Opinion: Game of Thrones issues boil over in season 8


Game of Thrones has seen complaints for years about the way they have treated women and people of color. Audience frustration boiled over after season 8, episode 4. As George R.R. Martin preps for Game of Thrones spinoffs, it’s time to talk about what’s going on in his current show.

After Game of Thrones released episode 4, “The Last of the Starks,” there was plenty of backlash. From people pointing out the gaff of leaving a Starbucks (not actually Starbucks) cup in a shot to the utter disrespect shown by Jon to his poor direwolf, Ghost.

Spoiler alert: This post contains spoilers for Game of Thrones up to and including season 8, episode 4.

Arguably one of the most important complaints revolved around two of the most important women in Westeros: Sansa and Messandei.

Even Deadline has a report on Jessica Chastain and Ava DuVernay taking HBO to task on Twitter. And they’re not alone. Their complaints are simply the latest in a long, long line of frustration launched at the HBO hit about how they use and represent women and people of color.

If you look at the numbers, Game of Thrones has only employed one (1) female director, Emmy Award-winner Michelle MacLaren, and she directed four of the show’s 73 episodes, according to a report from Salon. As for credited writers, Oscar nominee Vanessa Taylor wrote three episodes of Game of Thrones while Emmy nominee Jane Espenson wrote one.

The last time a woman received a credit as a writer or director for Game of Thrones was in 2014.

As for people of color, I struggle to even find an article talking about the numbers. Honestly, because the number for them is even more dire. There is a sea of white men heading Game of Thrones and the complaints about the treatment of some of the characters consistently reflects that fact.

Let’s talk about Missandei first.

I’m already on record as saying that Missandei would die this season because Daenerys had to be stripped of her allies for the story to move forward. Where I was wrong, though, was that I assumed she’d go out during the Battle of Winterfell. (I assumed a lot of people would go out that night.)

Narratively, I get why she needed to die.

However, in the context of the show as a whole, it’s the way that she went out that’s irksome.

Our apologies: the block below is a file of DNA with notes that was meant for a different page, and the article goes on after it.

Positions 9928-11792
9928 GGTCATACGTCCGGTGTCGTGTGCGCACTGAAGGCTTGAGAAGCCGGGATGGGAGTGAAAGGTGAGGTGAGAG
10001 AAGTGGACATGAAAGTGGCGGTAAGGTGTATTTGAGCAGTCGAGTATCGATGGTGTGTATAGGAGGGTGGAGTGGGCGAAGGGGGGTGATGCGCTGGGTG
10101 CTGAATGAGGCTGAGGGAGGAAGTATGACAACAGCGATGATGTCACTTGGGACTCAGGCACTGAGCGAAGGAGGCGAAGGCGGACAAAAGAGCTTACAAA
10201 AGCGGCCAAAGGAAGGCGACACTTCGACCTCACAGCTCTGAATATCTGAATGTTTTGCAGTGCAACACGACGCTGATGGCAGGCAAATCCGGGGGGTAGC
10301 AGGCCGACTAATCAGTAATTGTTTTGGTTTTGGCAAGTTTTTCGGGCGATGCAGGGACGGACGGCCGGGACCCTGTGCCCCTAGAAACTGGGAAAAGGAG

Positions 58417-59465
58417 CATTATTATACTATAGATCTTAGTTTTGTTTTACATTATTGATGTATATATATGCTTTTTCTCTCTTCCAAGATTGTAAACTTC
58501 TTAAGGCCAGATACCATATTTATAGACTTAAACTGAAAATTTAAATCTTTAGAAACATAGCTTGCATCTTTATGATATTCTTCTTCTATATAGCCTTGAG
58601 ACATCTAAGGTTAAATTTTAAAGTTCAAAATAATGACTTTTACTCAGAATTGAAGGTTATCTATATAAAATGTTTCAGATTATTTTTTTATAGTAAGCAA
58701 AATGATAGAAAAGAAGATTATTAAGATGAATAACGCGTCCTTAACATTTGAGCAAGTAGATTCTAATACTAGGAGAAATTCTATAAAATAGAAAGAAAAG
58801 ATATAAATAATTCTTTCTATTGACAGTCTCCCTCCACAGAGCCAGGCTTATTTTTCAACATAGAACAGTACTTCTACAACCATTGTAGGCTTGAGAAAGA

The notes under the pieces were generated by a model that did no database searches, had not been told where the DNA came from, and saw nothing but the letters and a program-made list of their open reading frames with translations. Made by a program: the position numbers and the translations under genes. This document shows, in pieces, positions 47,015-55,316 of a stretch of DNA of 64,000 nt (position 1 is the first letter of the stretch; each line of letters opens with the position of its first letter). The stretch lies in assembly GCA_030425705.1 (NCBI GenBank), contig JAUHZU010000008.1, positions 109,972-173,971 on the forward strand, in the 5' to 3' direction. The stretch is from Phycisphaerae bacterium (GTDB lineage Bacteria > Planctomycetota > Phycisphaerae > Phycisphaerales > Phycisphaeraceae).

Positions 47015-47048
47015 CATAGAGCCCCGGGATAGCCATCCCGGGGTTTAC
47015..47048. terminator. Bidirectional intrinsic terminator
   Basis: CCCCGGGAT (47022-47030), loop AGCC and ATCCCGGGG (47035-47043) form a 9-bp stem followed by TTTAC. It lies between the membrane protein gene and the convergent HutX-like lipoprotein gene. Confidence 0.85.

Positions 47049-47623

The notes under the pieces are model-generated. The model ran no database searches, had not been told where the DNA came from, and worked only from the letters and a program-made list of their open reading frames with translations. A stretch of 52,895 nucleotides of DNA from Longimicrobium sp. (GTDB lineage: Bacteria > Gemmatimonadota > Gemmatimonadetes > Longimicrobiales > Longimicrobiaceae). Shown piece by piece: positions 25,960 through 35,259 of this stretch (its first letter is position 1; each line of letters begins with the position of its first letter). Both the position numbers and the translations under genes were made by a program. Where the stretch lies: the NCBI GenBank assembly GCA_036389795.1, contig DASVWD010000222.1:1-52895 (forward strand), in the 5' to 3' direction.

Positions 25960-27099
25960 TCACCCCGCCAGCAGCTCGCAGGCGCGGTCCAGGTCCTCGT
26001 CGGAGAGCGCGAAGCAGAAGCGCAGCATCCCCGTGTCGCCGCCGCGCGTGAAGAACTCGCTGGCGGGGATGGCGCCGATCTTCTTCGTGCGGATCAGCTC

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Now, before I get into that, let me just say, that scene with Cersei at the end of episode 4 could have been just as powerful had the writers saved (even a barely alive) Ser Jorah and let him die at the hands of Cersei and her goons. You could even argue that he was closer and, narratively, it would have been even more devastating to watch him survive a massive battle only to be captured and beheaded.

Instead, the writers felt the need to put a slave back in her chains.

What bothers me so much about the way Missandei was killed is that it doesn’t come from a group of writers I trust to care about POC representation on screen.

I know, I know, you’re out there saying that I’d probably have been mad no matter how they killed off Missandei.

You know, maybe you’re right.

Like I’ve mentioned, Game of Thrones has a very white, very male writers’ room. If there were more minority voices in the room, then sure, it’d be a slightly easier pill to swallow. But that’s because, had there been minority voices in the room, they would have made sure there was more balance throughout the show. They’d have worked toward Game of Thrones having as many, if not more, thriving POC characters as it had POC characters who had to die for narrative reasons. I have no trust that the current slate of writers operated in good faith when it came to POC characters.

And that’s mostly because Game of Thrones has a seven and a half season long history of mistreating POC characters in support of a white character’s storyline. The biggest example is everything that happens with the Dothraki—who the show treats like (and essentially calls) complete savages. It’s a depiction that could slide by with merely an eye-roll at yet another tired trope if the show had balanced that out with high born POC characters.

Sure, you have a handful of characters in Dorne and a few other POCs here and there. However, the vast majority of the Game of Thrones landscape is made up of POCs who the show either says are savages or slaves. That’s not representation.

Then you add in the fact that, most recently, all of the military minds in Winterfell decided to put the Dothraki warriors at the front lines of their attack with weapons that were guaranteed to not work (before Melisandre came along).